Learn functional programming with JAVA 9, through examples containing generic data
Functional programming is a programming paradigm, and it's all about programming with functions! But this doesn't explain the most important aspect: how FP is different from other paradigms, and what makes it a (potentially) better way to write programs. The paradigm makes programs easier to reason with because they're deterministic, since one specific input will always give you the same output.
To kick-start this learning experience, we explain the use of generic data structures in Java, along with a number of practical examples, such as implementing a Pair class, and using a generic comparator function to sort a list of generic objects with an explanation of the need for generics, followed by practical use cases. Moving on from generics to functional programming, we explain the use of generic functions in Java, along with some common usage patterns. To conclude, we discuss what functional programming is, and the benefits we can get from using it, before moving on to a couple real-life examples. We start with a simple list of data points, before using a traditional for loop to first filter, sort, manipulate, and then finally reduce the list of data points. We will then write a similar example using functional programming, providing a perfect example of some of the benefits it provides when working with data sets.
This course will teach you one of the most powerful elements of the Java programming language, to help you start writing programs by coding the base functions needed and combining these functions into higher-level ones, repeating the process until you have a "single function" corresponding to the program you're building. Given their transparency, they can be reused to build other programs without any modifications, which saves time and allows you to focus on the further development of your project. From learning how to write more readable functional code, to processing discrete data sets using the stream interface and then writing your own Lambdas, this course has it all!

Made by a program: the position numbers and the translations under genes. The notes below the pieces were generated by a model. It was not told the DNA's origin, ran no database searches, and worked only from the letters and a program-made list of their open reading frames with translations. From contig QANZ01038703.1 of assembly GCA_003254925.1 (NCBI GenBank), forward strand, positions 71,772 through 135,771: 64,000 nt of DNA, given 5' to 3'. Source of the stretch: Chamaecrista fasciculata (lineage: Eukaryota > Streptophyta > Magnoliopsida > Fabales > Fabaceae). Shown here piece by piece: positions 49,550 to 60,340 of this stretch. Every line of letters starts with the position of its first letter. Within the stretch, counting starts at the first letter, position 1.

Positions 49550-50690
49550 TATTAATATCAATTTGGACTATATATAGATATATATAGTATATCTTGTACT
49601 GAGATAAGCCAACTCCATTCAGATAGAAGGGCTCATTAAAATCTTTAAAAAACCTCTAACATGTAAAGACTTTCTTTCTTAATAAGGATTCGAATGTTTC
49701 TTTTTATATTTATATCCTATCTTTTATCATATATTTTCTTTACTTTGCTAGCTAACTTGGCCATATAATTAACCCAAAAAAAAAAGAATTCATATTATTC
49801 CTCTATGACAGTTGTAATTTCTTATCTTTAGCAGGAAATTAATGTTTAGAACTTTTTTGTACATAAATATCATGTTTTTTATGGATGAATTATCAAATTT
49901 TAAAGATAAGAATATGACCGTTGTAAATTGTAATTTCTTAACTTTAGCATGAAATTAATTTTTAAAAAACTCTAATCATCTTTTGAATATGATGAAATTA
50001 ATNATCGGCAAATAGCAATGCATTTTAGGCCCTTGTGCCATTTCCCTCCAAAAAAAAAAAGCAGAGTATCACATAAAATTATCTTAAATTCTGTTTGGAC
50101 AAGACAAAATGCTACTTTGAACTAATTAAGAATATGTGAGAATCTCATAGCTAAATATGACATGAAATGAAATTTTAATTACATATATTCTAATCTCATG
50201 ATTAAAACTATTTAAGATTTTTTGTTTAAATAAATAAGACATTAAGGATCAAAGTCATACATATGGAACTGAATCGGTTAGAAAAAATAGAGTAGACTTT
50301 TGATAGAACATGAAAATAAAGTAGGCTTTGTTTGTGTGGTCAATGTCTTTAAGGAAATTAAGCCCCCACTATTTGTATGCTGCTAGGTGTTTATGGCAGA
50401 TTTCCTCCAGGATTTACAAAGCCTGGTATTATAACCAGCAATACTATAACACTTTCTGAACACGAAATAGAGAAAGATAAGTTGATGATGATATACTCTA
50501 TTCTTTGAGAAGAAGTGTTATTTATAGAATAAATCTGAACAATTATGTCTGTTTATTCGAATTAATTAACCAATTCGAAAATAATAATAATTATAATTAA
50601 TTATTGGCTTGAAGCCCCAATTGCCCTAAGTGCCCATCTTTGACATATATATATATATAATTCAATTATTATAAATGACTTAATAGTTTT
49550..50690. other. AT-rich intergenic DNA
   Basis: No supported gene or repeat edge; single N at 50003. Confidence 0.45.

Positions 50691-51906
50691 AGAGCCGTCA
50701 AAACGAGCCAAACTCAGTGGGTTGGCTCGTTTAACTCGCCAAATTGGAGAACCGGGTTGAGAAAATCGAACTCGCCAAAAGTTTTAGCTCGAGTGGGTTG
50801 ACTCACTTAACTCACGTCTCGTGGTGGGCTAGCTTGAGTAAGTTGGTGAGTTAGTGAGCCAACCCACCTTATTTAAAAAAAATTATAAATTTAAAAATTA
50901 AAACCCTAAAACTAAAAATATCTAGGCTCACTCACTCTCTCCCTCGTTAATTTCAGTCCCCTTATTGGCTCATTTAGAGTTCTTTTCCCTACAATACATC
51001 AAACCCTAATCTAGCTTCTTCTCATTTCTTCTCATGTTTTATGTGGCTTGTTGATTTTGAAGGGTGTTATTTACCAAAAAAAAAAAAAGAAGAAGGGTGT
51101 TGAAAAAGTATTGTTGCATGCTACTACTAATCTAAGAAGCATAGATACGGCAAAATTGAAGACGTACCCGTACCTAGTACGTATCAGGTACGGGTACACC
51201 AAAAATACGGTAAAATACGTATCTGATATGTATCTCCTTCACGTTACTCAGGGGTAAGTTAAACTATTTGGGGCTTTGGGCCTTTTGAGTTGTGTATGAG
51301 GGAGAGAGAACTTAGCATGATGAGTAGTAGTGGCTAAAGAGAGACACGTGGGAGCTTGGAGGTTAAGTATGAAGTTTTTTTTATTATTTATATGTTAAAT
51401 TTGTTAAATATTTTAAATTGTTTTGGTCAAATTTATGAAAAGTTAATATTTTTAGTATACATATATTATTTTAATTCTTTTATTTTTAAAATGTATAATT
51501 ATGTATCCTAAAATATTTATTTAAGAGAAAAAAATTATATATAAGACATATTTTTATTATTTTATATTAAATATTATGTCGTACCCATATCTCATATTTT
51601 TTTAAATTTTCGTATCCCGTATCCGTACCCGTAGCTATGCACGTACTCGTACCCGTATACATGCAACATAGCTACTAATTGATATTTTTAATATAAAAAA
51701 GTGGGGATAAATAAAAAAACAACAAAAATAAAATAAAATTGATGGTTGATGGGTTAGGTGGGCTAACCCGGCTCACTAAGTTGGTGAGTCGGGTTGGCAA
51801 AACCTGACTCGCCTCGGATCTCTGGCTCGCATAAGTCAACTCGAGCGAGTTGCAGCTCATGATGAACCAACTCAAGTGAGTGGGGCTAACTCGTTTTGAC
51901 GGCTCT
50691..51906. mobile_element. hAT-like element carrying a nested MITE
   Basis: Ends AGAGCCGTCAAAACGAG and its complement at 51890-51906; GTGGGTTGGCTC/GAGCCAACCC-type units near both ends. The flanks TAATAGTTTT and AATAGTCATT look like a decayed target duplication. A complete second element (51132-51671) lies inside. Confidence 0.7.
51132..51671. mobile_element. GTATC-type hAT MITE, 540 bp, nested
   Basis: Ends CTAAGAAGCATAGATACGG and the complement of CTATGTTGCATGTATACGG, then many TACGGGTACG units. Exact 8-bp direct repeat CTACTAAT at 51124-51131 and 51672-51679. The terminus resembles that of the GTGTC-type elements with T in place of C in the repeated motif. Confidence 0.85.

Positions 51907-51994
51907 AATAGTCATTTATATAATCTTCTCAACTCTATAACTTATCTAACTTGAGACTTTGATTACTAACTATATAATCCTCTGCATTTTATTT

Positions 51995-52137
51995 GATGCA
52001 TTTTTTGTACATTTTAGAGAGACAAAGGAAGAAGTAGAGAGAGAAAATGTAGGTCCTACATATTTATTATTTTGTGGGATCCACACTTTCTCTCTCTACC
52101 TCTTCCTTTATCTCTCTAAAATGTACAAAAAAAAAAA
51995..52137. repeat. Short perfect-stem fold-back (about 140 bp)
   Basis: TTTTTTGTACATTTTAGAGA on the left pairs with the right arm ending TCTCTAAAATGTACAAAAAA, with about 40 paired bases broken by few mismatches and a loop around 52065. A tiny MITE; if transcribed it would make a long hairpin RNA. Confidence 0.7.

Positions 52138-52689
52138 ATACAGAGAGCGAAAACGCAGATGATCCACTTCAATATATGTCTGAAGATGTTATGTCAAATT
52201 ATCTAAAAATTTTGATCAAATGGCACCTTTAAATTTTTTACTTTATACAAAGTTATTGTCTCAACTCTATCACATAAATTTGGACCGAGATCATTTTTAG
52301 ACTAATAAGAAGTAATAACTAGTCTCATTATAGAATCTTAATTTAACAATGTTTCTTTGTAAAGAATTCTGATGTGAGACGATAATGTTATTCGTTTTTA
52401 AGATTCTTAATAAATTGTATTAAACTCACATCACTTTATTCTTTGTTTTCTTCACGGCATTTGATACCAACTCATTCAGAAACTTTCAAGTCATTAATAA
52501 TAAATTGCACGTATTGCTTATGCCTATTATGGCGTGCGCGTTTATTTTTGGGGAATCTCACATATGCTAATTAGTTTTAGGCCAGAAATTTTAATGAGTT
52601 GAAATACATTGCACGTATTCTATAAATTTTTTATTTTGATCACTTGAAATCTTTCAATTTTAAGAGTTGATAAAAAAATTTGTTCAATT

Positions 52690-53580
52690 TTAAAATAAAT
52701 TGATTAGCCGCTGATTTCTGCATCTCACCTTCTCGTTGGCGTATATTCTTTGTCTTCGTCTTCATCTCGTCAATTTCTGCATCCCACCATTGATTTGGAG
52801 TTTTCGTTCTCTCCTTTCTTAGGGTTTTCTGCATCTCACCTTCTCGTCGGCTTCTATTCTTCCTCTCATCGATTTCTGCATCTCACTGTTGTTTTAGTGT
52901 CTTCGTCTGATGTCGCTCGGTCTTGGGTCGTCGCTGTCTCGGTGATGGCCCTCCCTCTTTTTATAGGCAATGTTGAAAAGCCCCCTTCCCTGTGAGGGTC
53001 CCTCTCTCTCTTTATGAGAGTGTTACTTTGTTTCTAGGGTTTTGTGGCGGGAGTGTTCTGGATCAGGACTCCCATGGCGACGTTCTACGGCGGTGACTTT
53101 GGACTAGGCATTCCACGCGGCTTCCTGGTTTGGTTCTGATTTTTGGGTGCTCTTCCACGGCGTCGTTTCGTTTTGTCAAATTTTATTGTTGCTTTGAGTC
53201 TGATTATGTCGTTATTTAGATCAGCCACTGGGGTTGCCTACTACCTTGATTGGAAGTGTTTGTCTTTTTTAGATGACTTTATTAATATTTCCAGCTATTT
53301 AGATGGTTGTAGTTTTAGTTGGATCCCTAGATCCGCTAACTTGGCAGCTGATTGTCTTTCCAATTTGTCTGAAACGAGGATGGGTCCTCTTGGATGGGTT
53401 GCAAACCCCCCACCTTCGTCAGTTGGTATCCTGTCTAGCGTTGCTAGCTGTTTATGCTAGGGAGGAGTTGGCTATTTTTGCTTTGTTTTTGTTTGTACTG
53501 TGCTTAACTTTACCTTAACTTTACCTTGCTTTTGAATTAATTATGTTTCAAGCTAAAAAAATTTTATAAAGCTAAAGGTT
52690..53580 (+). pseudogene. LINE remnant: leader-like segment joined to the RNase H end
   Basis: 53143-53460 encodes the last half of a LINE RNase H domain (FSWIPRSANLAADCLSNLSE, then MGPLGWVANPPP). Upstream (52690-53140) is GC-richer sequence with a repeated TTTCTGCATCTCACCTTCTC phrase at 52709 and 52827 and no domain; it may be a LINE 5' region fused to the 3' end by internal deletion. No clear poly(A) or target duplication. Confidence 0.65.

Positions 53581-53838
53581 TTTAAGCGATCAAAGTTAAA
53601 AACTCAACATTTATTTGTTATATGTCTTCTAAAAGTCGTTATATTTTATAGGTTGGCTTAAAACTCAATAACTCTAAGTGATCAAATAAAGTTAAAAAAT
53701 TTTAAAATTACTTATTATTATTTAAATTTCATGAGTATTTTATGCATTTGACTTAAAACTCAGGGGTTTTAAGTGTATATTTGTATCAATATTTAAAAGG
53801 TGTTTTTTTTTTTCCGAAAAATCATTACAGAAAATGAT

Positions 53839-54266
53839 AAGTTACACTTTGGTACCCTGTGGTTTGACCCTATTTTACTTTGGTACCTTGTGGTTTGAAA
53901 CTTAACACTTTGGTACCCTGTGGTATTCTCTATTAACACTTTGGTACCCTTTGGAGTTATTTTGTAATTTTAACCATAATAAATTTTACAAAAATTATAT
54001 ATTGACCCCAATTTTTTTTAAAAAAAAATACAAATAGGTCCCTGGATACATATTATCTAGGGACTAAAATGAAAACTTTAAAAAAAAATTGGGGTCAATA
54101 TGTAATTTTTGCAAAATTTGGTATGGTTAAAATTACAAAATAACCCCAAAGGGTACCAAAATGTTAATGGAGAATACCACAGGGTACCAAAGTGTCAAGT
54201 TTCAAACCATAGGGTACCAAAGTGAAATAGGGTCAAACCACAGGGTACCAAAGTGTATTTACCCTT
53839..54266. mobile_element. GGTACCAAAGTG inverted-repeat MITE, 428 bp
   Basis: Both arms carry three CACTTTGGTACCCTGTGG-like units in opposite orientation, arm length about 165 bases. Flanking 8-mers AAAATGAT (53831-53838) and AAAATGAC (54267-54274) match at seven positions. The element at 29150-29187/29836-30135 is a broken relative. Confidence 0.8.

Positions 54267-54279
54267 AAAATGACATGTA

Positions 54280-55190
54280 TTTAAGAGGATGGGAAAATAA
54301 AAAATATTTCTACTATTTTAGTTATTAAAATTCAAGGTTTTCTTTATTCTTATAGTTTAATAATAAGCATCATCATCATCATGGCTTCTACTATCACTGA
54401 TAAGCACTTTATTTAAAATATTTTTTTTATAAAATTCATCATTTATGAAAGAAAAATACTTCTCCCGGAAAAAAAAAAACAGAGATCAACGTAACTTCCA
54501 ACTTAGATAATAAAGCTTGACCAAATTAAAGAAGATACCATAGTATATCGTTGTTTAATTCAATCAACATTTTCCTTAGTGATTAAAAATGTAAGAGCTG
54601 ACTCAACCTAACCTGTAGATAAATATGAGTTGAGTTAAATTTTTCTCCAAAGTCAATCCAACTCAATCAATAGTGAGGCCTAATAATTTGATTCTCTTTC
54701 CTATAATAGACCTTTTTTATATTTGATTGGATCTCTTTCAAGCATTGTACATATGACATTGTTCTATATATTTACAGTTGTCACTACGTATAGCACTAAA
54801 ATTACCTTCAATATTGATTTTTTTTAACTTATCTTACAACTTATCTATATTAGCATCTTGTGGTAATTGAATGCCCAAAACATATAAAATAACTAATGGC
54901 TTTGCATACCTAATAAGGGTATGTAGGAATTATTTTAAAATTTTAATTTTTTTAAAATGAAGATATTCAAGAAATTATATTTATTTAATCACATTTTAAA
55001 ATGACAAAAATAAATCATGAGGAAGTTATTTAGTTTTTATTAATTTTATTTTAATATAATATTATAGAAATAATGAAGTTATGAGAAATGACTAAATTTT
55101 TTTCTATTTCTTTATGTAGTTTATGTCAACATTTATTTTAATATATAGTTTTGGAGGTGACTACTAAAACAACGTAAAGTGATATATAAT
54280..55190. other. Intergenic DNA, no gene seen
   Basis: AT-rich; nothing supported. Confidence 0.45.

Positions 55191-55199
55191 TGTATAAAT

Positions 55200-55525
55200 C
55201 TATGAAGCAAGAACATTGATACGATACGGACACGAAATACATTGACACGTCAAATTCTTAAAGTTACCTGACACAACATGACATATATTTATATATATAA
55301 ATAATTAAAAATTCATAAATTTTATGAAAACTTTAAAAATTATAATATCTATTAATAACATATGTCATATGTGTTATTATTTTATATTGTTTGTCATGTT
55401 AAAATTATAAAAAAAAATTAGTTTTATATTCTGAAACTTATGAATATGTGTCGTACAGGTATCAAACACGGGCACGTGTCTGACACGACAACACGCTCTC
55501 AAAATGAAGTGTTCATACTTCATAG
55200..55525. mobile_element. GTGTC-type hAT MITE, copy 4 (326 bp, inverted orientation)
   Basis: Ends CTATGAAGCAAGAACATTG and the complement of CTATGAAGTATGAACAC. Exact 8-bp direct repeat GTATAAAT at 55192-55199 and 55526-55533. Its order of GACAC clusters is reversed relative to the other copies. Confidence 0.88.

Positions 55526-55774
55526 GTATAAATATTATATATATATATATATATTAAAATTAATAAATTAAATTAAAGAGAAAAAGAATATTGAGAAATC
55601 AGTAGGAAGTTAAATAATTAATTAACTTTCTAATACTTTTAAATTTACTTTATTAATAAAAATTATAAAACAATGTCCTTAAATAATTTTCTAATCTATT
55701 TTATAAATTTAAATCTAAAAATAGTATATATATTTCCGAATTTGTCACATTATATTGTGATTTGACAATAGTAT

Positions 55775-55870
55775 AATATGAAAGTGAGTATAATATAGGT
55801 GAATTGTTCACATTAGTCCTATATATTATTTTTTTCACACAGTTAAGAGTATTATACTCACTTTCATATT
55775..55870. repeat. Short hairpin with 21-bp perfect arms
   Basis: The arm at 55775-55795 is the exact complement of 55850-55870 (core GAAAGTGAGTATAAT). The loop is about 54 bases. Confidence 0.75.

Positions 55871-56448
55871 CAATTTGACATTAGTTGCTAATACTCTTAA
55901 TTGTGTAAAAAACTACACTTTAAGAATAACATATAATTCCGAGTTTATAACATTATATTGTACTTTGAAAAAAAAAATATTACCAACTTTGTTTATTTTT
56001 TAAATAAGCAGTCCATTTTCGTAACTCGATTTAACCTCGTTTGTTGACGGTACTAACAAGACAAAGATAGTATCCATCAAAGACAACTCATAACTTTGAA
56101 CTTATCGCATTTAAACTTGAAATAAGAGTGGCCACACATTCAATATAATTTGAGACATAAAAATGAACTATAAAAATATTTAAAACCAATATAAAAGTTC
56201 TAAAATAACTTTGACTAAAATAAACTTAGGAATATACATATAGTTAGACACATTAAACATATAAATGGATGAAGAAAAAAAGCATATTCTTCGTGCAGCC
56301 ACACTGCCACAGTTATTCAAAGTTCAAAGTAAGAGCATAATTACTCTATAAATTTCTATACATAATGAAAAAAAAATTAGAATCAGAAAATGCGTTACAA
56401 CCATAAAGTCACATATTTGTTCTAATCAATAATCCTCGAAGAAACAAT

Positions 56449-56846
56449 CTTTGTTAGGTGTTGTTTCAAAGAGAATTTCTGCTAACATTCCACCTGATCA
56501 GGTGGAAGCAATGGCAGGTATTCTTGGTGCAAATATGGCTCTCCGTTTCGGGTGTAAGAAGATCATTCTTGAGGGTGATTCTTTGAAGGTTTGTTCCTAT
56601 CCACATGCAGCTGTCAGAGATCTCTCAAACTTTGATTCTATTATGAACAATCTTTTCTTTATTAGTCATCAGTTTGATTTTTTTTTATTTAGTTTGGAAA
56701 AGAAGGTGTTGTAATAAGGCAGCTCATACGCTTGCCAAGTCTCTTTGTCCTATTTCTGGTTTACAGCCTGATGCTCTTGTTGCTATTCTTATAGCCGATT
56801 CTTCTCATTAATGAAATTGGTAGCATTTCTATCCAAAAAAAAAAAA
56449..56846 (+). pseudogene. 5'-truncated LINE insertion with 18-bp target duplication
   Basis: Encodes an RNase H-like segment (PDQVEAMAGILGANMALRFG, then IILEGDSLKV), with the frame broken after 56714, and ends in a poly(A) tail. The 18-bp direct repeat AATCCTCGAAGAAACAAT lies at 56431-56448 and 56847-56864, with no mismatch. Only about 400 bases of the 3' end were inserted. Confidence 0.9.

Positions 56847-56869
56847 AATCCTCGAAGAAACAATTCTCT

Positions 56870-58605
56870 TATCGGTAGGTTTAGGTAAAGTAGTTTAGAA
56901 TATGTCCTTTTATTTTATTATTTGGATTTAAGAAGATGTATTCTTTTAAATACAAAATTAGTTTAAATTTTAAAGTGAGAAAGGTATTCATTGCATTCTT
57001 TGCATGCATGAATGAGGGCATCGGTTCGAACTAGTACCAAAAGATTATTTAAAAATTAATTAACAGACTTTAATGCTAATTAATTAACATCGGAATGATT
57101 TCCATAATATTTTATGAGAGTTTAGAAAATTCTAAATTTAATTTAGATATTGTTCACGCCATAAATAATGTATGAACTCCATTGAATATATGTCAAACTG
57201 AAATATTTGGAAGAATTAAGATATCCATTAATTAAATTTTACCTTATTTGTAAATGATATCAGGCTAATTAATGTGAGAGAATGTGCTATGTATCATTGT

All the code and supporting files for this course are available on Github at - https://github.com/PacktPublishing/Learning-Java-9---Functional-Programming-v-
About the Author
Colibri is a technology consultancy company founded in 2015 by James Cross and Ingrid Funie. The company works to help its clients navigate the rapidly changing and complex world of emerging technologies, with deep expertise in areas such as big data, data science, machine learning, and cloud computing. Over the past few years they have worked with some of the world's largest and most prestigious companies, including a tier-1 investment bank, a leading management consultancy group, and one of the world's most popular soft drinks companies, helping each of them to make better sense of its data, and process it in more intelligent ways. The company lives by its motto: Data -> Intelligence -> Action.
James Cross is a Big Data Engineer and certified AWS Solutions Architect with a passion for data-driven applications. He's spent the last 3-5 years helping his clients to design and implement huge scale streaming Big Data platforms, Cloud-based analytics stacks, and serverless architectures.
He started his professional career in Investment Banking, working with well-established technologies such as Java and SQL Server, before moving into the big data space. Since then he's worked with a huge range of big data tools including most of the Hadoop eco-system, Spark and many No-SQL technologies such as Cassandra, MongoDB, Redis, and DynamoDB. More recently his focus has been on Cloud technologies and how they can be applied to data analytics, culminating in his work at Scout Solutions as CTO, and more recently with Mckinsey.
James is an AWS-certified solutions architect with several years' experience designing and implementing solutions on this cloud platform. As CTO of Scout Solutions Ltd, he built a fully serverless set of APIs and an analytics stack based around Lambda and Redshift.
He is interested in almost anything that has to do with technology. He has worked with everything from WordPress to Hadoop, from C++ to Java, and from Oracle to DynamoDB. If it's new and solves a problem in an innovative way he's keen to give it a go!